Sabbath School Today
With the 1888 Message Dynamic
Rebellion and Redemption
Lesson 8: Comrades in Arms
The most important principle of the 1888 message lies in taking the Scriptures just as they read. These precious verses in Luke comprehend our memory verse for this week, and so much more! "Then He said to them, 'O foolish ones, and slow of heart to believe in all that the prophets have spoken!' And beginning at Moses and all the Prophets, He expounded to them in all the Scriptures the things concerning Himself. And they said to one another, 'Did not our heart burn within us while He talked with us on the road, and while He opened the Scriptures to us?' And He opened their understanding, that they might comprehend the Scriptures" (Luke 24:25, 27, 32, 45).
The character of God is the central issue in the great controversy and it is in the Word of God that we learn the truth of His character. The men that were called in this week's lesson forsook all and followed Him—based solely on His word.
Note: the term "comrades in arms" is not found in the Bible,—the Bible uses the term "brethren." Brethren are two or more individuals who are crucified with Christ, yoked with Christ, and live by His word alone as the only standard and authority in their life. Each has Christ in them, the hope of glory (Col. 1:26, 27).
When speaking to the two disciples on the road to Emmaus, Luke tells us that Jesus began at Moses. In the 1888 era, A. T. Jones used the same approach beginning with Moses and Eve in Eden to show just how important the word of God is.  "God has given His Word to man to be received through the Holy Spirit. This Word of God is but an extension of the thought of God, which is but the expression of God's mind. Thus man, receiving this Word, would be a constant partaker of the mind of God—fulfilling the Scripture to, 'Let this mind be in you which was also in Christ Jesus'" (Phil. 2:5).
He goes on: "To man in the garden there came another word—opposite the word of God. This second word was the expression of a second thought, and this thought was the product of another mind. To receive this word would be to receive the thought expressed in the word; and to receive the thought was to be partaker of this second mind. This second word is always opposed to the Word of God."
"Now the serpent ... said to the woman" (Gen. 3:1-5). Here was the second word representing the second mind—here was this "theologian in a tree" explaining what God meant by what He said; interpreting God's word.
Deception lies in attempting to explain what God means by what He has said. God's Word means what It says, and He says what He means. As a teacher of the Word of God, use any amount of time needed to help people see what the Word of God says; but never even a moment trying to explain what it means.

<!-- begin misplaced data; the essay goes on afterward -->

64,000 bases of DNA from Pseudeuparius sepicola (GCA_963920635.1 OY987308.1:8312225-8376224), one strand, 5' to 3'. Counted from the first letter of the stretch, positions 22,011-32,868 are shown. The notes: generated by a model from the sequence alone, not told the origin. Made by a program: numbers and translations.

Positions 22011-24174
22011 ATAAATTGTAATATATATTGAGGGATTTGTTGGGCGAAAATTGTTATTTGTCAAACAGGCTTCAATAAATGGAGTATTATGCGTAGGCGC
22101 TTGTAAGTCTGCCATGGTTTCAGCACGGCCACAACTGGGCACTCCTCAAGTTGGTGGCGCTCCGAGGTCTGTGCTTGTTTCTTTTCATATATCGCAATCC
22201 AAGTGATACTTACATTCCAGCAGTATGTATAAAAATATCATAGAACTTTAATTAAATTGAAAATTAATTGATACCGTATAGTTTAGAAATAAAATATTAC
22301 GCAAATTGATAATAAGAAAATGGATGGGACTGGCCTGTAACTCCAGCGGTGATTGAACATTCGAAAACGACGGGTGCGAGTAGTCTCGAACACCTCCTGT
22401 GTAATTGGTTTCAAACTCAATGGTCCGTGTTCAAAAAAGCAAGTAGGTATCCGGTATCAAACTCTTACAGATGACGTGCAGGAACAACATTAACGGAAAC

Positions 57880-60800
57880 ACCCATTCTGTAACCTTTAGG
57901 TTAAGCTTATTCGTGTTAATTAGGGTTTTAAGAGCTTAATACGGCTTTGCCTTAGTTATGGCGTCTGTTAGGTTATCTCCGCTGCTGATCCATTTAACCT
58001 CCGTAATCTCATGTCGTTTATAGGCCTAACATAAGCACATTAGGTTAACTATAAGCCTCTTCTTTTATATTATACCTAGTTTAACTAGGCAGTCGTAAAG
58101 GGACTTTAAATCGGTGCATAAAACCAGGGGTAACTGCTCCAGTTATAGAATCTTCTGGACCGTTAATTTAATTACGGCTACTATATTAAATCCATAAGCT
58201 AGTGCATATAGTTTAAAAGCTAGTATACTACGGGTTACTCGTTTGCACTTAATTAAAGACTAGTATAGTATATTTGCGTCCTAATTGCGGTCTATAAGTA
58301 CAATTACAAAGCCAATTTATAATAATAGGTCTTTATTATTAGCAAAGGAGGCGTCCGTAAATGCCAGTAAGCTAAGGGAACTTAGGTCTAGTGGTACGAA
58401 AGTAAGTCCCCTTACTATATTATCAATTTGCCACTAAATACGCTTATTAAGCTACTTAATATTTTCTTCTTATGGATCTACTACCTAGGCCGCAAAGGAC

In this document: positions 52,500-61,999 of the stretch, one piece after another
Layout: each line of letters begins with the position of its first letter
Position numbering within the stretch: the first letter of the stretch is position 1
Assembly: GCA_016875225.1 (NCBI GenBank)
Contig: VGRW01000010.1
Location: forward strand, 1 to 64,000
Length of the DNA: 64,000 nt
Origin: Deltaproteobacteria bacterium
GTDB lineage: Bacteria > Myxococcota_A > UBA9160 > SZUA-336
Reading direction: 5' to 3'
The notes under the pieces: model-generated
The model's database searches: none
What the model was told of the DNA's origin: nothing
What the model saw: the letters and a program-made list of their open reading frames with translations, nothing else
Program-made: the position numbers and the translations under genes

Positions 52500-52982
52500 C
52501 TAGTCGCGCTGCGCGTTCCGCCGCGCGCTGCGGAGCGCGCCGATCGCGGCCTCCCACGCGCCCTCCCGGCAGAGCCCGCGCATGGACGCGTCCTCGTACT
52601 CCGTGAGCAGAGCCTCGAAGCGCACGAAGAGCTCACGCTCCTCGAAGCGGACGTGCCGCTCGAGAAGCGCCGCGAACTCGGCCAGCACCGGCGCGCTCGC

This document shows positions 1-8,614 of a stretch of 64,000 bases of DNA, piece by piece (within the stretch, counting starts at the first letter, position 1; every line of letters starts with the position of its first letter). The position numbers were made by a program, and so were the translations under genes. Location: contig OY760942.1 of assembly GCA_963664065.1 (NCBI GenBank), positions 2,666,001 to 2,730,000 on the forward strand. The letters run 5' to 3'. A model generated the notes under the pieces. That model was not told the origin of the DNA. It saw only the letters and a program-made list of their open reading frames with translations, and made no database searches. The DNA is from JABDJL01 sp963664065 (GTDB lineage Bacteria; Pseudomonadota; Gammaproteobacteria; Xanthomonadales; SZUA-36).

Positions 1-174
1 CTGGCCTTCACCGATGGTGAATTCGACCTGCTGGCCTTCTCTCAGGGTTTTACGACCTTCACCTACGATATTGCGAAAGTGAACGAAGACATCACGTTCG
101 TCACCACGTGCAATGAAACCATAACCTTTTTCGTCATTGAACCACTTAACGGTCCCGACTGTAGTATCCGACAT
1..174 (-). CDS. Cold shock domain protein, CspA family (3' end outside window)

The two ways were now before Eve; the two words, the two thoughts, and the two minds. She accepted the second word and the result was a reversal of her own nature. Satan and man now had the same mind.
If Eve had done the simple thing of staying with the first Word exactly as it was she could not have sinned. If she had said to Satan: "I don t know whether the Word that I have cited means what you suggest it means, and I don't care, but what I do know is what the Word says, and I shall take it for just what it says; and there I stand. I will not eat of the fruit of this tree because the Word says that I shall not."
In this simple thing lies the power of the divine word to keep the soul from sinning. To every person this simple thing is as true today, as it was and as it would have proved itself to be to Eve. The divine Word, simply held by Eve, would forever have kept her from sin. The Lord Jesus, in human flesh, was kept from sinning by simply holding to the divine Word. "Thy word have I hid in mine heart, that I might not sin against Thee" (Psalm 119:11). Eve's sin was in not believing and holding to God's simple word. Her unbelief was made complete by her disobedience in eating from the tree.
Today our Laodicean paralysis stems from the same issue faced by Eve at the tree of the knowledge of good and evil—will we hold firmly to the Word of our Creator and thus be kept from sinning, or will we fall for the explanations and interpretations of the theologians in the trees? The apostle Paul writes: "But I fear, lest somehow, as the serpent deceived Eve by his craftiness, so your minds may be corrupted from the simplicity that is in Christ" (2 Cor. 11:3).
Writing about the Bible and Interpretation, E. J. Waggoner pens: "To interpret means to explain what is unintelligible,—to put that which is vague and mysterious into plain language. But the Bible does not stand in need of this. It is simple and plain to those who are simple enough to believe just what it says, without trying to make it fit their ideas.